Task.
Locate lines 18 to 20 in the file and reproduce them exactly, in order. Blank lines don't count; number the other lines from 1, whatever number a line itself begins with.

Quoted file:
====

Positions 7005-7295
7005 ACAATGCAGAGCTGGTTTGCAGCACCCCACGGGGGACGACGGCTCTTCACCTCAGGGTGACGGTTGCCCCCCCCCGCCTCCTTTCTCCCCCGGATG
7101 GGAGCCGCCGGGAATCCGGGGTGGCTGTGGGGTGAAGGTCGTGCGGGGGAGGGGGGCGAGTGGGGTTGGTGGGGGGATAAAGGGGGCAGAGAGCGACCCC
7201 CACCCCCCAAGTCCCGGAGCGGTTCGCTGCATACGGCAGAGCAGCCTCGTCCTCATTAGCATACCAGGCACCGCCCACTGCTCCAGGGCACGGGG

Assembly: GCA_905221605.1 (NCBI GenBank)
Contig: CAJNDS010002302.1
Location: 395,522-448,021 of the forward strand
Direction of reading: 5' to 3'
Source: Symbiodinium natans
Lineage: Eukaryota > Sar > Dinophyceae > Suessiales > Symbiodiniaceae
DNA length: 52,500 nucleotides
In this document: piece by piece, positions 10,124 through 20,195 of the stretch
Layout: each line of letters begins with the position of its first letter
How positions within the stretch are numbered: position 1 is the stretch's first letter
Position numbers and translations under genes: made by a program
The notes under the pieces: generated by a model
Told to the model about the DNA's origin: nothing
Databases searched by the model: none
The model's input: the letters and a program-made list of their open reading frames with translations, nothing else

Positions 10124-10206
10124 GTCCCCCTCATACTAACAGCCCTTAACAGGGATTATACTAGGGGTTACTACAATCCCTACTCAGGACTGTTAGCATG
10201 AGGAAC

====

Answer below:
Databases searched by the model: none
The model's input: the letters and a program-made list of their open reading frames with translations, nothing else

Positions 10124-10206